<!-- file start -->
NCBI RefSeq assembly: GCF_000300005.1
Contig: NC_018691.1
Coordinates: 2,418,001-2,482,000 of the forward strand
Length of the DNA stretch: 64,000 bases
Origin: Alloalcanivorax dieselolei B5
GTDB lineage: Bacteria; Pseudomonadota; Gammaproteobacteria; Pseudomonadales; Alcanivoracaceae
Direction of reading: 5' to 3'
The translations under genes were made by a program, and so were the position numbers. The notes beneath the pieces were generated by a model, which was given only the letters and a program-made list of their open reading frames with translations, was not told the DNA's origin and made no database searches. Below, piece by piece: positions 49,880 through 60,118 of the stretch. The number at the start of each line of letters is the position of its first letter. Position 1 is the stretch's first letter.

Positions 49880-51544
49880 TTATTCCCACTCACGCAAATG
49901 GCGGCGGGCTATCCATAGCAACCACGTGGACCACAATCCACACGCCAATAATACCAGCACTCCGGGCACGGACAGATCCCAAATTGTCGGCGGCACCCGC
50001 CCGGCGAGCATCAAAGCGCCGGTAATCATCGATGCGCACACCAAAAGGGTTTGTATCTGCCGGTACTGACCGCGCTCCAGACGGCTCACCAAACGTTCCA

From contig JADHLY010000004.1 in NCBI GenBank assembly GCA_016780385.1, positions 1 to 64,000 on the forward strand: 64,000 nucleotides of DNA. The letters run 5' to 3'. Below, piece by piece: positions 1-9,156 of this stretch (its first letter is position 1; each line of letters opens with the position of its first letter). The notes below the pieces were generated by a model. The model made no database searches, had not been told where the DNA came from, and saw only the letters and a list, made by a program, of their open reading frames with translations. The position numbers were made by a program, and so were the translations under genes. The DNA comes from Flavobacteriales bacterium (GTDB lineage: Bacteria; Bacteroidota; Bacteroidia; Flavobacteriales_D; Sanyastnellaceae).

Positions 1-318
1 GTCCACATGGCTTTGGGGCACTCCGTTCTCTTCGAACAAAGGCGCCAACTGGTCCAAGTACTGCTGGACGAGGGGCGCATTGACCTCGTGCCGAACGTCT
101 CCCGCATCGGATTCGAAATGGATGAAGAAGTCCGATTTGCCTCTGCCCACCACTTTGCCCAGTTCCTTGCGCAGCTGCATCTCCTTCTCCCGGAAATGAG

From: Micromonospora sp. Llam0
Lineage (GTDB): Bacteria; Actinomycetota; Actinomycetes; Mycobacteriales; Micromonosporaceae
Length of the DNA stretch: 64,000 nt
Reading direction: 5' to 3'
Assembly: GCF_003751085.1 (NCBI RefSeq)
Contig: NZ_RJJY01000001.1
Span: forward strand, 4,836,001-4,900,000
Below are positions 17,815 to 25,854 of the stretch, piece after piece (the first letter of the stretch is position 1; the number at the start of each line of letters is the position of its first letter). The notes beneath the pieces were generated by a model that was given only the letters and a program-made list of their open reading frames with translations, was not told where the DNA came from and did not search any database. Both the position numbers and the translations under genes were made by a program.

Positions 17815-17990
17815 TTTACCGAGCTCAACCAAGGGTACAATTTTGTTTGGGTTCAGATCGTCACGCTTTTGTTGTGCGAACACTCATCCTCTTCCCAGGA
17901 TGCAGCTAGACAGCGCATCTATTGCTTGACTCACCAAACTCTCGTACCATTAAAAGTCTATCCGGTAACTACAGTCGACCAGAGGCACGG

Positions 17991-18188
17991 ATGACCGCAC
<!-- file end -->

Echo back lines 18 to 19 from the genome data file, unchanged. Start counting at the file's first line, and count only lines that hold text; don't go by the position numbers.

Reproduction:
Lineage (GTDB): Bacteria; Actinomycetota; Actinomycetes; Mycobacteriales; Micromonosporaceae
Length of the DNA stretch: 64,000 nt